With the global pandemic initiating discussions about adult mental health, Percival draws attention to the growing need to focus on children’s mental health. Children feel a sea of emotion which can often go undetected. Rowan realises that the river was just like him; it could be light and playful, wild and angry, and even slow and sad.
The Littlest Elephant
Read’s The Littlest Elephant tells us the story of Ellie, the littlest elephant in her herd. Ellie has recently learned to swim and is eager to show off her new skills. On her way to the pool, her excitement takes over her senses and wreaks a little bit of havoc and is only brought to full awareness of her surroundings again just before a very bad potential accident!
The King’s Ship
Vidali’s picturebook teaches a very important lesson: you must learn when to stop.
The king has everything, but he still wants more. He wants the biggest, most beautiful and most terrifying ship of all. The king’s orders are obeyed, but one voice keeps asking ‘isn’t this too much?’ The voice is ignored, the ship is built, but it is too heavy after all. The greedy king is not disappointed. He thinks he still has his beautiful palace, but us readers know that his greed has destroyed his castle.
My Mum Is A Lioness
Haddow’s picturebook explores a young boy’s relationship with his lioness-like mother. The story takes us on a journey of his day-to-day life in the world of this loud and proud woman and her interactions with her son, their family and community. At first it would appear that the boy is a little bit afraid of his mum, but this turns out to be very far from the case. As things unfold it becomes clear why she takes on the form of a lioness in this young boy’s mind: she is fierce and brave and, most importantly, incredibly loving.
I am Not an Octopus
I am Not a Octopus is a brightly illustrated picturebook that tells a story of facing fears and connecting with one’s true self. The journey to self-acceptance is told through regular tuna-loving guy, Terry (who is most definitely not an octopus and is absolutely not an octopus who is afraid of water!).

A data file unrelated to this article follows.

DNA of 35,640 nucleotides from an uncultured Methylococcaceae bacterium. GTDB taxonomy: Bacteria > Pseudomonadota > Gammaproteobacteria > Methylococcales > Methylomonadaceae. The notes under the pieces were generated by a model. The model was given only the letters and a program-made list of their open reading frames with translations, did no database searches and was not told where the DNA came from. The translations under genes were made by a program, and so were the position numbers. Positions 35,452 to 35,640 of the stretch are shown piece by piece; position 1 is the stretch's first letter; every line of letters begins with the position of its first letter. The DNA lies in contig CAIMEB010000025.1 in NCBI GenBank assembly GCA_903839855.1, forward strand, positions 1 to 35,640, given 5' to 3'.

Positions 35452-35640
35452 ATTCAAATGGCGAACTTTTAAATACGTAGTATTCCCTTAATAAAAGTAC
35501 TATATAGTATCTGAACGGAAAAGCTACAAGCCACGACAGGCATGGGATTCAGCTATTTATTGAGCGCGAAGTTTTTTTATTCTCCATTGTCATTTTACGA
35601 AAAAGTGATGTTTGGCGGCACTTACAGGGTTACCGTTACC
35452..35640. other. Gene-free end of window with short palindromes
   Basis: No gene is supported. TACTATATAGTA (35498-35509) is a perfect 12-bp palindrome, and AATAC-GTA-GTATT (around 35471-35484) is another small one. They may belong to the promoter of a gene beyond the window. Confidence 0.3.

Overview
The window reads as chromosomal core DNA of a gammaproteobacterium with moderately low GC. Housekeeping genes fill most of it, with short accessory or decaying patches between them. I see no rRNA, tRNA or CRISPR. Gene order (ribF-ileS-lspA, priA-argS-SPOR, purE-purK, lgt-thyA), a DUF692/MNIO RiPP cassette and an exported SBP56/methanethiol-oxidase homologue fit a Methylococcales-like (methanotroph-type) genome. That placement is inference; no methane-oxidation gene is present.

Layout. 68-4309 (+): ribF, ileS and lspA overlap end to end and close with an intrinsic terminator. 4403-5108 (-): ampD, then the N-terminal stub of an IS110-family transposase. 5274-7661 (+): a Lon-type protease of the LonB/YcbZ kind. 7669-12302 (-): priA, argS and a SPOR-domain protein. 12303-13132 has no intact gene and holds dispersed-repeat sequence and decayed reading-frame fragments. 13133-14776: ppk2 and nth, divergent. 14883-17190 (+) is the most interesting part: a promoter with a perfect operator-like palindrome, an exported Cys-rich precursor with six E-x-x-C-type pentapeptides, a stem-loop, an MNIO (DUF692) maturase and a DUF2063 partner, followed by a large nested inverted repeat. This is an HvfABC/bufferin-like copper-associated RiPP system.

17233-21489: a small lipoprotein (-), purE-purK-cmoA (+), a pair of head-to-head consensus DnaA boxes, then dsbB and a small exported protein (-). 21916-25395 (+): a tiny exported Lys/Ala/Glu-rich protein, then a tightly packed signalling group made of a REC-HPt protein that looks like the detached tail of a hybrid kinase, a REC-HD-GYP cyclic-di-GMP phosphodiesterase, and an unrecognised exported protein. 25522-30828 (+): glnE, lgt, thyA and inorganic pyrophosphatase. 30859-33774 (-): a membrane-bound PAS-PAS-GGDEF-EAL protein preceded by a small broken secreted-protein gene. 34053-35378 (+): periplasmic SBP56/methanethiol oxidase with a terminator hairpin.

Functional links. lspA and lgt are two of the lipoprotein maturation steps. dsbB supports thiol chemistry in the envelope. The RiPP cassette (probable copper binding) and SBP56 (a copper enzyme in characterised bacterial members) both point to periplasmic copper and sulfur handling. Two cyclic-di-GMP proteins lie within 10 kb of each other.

Home Is Where The Hive Is
Beatrice is a brave bee on a mission to find a new home for her hive in a city where looming skyscrapers and apartment blocks have suddenly become her neighbours. Mineker’s clever use of colour introduces us to a gloomy man-made world which feels disconnected from nature, but Beatrice discovers it doesn’t always have to be so!
A Bear’s Guide To Beekeeping
Boldly declaring itself ‘The Only Book You Will Need to Become an Expert Beekeeper’ from the outset, this witty and engaging guide to beekeeping for bears has instant appeal. As any worthwhile guide should, it begins with Bear, our aspiring beekeeper, wielding this essential manual to find those crucial bees.
Sometimes it’s hard to be quiet and sit still. Abigail is not having a good day in school. She wants to fidget and draw and play, and instead she just gets in trouble. When she sees all her friends trying different musical instruments, she feels overwhelmed and left out. That’s when her voice gets LOUD! But Miss Butler sees Abigail’s voice as a talent, not a problem, and by the end of the story, Abigail gets to shine.
Todd-Stanton’s picturebook shows the impact on a child’s life when uprooted from the home they love. A father and his little girl, Nyla, leave their home by the sea for a new life in the city. The comet becomes the imaginative link between Nyla’s old and new life with landscape and sky featuring heavily.